Religious, cultural diversity must be respected by all, says Muslim World League chief

Mohammed Abdul Karim Al-Issa. (REUTERS)
Updated 13 February 2018
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Religious, cultural diversity must be respected by all, says Muslim World League chief

JEDDAH: We live in a world that lacks awareness, neutrality, initiative and cooperation, the secretary-general of the Muslim World League (MWL), Mohammed bin Abdul Karim Al-Issa, said when he met with US counter-extremism officials in Washington on Monday.
The answer, he said, lies in the true values of Islam, which call for coexistence, tolerance and peace.
Douglas Padgett, senior policy adviser for countering violent extremism at the US State Department, and other advisers attended the meeting.
They discussed many issues related to combating extremism, violence and hatred committed in the name of religion, as well as the phenomenon of Islamophobia.
Al-Issa explained that the MWL is concerned with shedding light on the true values of Islam, which have nothing to do with terrorism or extremism.
“The MWL is also on a mission to raise awareness about diversity and differences, promote love and happiness for all, and explain the truth of suspicions surrounding some concepts, whether these were caused by people inside or outside the Islamic world,” he said.
He stressed that “Islam has guaranteed legitimate freedoms, which should at the same time respect and abide by constitutions and laws. Otherwise, they would be infringing the freedoms of nations.
“Religious, intellectual, and cultural diversity and differences are universal facts that must be accepted by all,” he added. “By doing so, we reflect a high level of awareness and respect for everyone’s rights and freedoms.”
The MWL chief also pointed out that passion should be directed toward religious, intellectual, and cultural convictions that form identities and civilizations, especially when guided by the wisdom and awareness of influencers and religious leaders.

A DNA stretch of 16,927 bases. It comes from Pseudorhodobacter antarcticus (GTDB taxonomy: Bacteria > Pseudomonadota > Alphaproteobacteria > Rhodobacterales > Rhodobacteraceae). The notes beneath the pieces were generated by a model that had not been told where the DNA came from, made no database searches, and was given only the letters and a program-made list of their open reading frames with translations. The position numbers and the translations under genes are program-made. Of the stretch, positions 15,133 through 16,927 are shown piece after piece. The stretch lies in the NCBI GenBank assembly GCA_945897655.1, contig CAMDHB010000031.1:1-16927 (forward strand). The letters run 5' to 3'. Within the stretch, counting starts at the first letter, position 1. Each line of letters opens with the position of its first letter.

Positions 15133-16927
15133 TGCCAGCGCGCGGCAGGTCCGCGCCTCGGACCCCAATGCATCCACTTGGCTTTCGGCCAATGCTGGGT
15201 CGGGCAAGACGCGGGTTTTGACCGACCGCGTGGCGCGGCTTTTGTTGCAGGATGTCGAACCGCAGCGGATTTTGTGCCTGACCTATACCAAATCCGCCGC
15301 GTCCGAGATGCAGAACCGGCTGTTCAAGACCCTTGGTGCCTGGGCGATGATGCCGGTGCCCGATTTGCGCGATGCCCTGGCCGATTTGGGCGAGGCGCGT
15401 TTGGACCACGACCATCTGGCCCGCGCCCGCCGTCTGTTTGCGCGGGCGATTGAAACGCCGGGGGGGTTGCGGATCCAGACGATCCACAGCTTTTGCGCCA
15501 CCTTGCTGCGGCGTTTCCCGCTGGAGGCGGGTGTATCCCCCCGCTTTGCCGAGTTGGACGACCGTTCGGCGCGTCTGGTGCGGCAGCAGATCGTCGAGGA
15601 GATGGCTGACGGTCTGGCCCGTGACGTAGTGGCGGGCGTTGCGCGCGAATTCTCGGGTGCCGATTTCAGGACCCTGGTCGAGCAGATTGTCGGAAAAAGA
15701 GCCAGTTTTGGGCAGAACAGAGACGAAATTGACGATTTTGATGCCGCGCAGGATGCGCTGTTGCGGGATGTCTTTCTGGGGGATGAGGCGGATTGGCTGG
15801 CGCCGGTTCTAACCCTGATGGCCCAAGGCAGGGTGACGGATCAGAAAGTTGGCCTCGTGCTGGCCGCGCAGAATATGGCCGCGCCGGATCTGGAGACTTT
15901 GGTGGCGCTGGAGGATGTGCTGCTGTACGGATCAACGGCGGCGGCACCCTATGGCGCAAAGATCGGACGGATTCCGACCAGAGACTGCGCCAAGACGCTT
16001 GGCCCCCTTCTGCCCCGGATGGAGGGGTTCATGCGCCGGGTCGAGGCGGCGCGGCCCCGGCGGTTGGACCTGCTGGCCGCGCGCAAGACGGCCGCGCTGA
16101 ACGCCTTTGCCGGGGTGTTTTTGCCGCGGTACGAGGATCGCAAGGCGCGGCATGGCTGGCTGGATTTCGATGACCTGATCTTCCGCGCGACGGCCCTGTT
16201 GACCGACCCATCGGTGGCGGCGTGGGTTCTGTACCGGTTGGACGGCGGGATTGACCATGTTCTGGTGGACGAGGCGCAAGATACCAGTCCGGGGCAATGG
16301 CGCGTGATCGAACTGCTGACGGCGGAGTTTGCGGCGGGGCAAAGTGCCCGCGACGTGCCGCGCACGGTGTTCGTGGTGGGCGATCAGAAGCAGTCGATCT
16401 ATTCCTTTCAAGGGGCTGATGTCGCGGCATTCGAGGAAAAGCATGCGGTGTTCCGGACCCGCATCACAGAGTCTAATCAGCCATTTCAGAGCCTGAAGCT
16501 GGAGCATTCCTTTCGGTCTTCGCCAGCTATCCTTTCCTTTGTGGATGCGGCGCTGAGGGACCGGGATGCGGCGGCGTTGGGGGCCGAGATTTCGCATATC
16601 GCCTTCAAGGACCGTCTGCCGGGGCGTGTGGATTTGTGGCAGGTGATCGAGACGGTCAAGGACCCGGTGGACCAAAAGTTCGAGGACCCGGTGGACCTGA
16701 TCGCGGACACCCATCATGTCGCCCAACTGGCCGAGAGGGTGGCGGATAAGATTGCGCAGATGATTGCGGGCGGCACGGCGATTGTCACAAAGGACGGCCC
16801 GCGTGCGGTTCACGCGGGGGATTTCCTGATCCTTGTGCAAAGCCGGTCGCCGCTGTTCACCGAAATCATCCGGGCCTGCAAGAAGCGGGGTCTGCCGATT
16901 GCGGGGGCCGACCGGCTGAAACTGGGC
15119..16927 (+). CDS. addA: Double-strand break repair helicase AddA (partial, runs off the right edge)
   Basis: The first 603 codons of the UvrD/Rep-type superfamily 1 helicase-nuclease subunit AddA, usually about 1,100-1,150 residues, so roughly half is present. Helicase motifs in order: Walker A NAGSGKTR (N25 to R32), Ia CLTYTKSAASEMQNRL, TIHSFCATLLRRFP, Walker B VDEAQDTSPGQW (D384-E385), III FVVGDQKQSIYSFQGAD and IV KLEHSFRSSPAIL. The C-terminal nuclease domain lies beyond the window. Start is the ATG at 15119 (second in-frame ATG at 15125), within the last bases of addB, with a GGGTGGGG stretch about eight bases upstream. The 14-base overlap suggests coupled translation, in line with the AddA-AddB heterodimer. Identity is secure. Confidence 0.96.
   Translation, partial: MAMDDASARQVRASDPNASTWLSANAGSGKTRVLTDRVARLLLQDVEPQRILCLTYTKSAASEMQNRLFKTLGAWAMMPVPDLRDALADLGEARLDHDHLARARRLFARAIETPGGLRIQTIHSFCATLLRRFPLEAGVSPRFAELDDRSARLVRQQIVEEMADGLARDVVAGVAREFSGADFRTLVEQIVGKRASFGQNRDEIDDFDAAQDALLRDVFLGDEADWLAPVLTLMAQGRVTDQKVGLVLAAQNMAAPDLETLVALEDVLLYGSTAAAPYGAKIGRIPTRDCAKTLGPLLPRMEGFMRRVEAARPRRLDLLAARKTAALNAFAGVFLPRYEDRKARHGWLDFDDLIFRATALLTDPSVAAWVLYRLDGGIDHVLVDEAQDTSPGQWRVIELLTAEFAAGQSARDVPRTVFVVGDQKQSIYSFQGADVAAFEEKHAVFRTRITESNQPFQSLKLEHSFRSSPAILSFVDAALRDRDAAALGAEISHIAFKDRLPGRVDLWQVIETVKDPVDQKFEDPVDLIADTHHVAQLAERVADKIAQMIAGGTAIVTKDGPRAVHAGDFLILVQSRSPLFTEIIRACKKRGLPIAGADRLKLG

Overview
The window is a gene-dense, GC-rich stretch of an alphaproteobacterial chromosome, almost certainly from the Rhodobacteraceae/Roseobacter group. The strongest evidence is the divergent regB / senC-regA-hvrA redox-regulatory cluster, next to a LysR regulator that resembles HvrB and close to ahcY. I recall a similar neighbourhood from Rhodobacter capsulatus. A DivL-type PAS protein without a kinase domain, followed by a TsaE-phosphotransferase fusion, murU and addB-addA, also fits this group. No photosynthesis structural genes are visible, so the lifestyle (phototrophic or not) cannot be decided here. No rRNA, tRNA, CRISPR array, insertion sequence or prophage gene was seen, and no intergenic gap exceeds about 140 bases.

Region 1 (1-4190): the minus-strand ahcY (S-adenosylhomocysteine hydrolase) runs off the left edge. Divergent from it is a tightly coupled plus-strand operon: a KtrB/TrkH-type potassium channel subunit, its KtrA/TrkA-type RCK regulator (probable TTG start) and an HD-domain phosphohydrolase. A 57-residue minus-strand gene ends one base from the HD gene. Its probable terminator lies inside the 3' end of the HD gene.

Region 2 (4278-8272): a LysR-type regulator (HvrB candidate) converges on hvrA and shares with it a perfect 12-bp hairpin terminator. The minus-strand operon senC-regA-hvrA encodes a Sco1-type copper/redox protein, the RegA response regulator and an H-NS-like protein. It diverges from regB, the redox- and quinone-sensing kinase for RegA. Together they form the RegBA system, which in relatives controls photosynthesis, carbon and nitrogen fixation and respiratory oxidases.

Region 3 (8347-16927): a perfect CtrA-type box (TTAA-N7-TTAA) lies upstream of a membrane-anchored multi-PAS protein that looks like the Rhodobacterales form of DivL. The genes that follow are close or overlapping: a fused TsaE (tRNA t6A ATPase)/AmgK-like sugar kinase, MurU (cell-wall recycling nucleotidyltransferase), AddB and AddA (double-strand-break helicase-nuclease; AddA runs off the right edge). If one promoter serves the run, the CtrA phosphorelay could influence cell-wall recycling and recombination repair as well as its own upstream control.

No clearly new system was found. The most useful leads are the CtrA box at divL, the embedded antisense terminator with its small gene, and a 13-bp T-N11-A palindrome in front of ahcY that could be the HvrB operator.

Saudi reforms encourage investment in Kingdom: Davos panel

Updated 24 January 2019
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Saudi reforms encourage investment in Kingdom: Davos panel

  • Morgan Stanley’s CEO James Gorman welcomed the social reforms, calling them essential progress to provide the backbone for the economic reforms
  • Saudi Minister of Economy and Planning Mohammad Al-Tuwaijri said to attract investors into Saudi Arabia needed to improve its infrastructure

The recent reforms in the Kingdom have been the drive behind foreign investment in the country, a panel debate on the “Next Steps for Saudi Arabia” at the World Economic Forum (WEF) in Davos said Thursday.

Chairperson of the board of directors of the Saudi Stock Exchange, Sarah Al-Suhaimi said WEF reports reflected the positive changes in Saudi Arabia that had improved the country’s ranking in terms of investment.

“We have worked on developing the financial system of the capital market,” Al-Suhaimi told the panel, adding that in 2018 Saudi Arabia joined the FTSE Emerging Index which provides investors with a comprehensive means of measuring the performance

Saudi Minister of Economy and Planning Mohammad Al-Tuwaijri said to attract investors into Saudi Arabia needed to improve its infrastructure, which he says the Kingdom had been working on. This includes the 68 initiatives that were introduced last year to help the private sector.

Al-Tuwaijri also said unemployment rates had been kept steady over the past two years, while more women had entered the workforce, which he said played an important role in diversifying Saudi Arabia’s economy.

Minister of Finance Mohammed Al-Jadaan said that since the “significant economic and social reform,” the GDP of Saudi Arabia grew 2.3 percent in 2018.

In 2019 Saudi Arabia announced a $295 billion budget, which Al-Jadaan says with help the growth of the economy and create more jobs.

“We are determined to reduce the deficit from 19 percent to 5 percent,” he said.

Morgan Stanley’s CEO James Gorman welcomed the social reforms, calling them essential progress to provide the backbone for the economic reforms.

Meanwhile, French oil major Total’s chief executive Patrick Pouyanne said that Total was investing heavily in Saudi Arabia and that a petrol network in be established soon in the Kingdom.

When pressed by journalists on the Jamal Khashoggi case – the journalist who was killed in the Saudi embassy in Istanbul last year – Al-Jadaan said that Saudi Arabia was taking serious measures to hold those involved accountable.

Prosecutors in Saudi Arabia have said they will seek the death penalty for five defendants accused the murder of the journalist Khashoggi.

“We are absolutely sad about what happened to Jamal Khashoggi. Everyone in Saudi Arabia is sad. It goes against our beliefs and morals,” Al-Jadaan said, adding that the government has restructured the intelligence service as a result of the incident.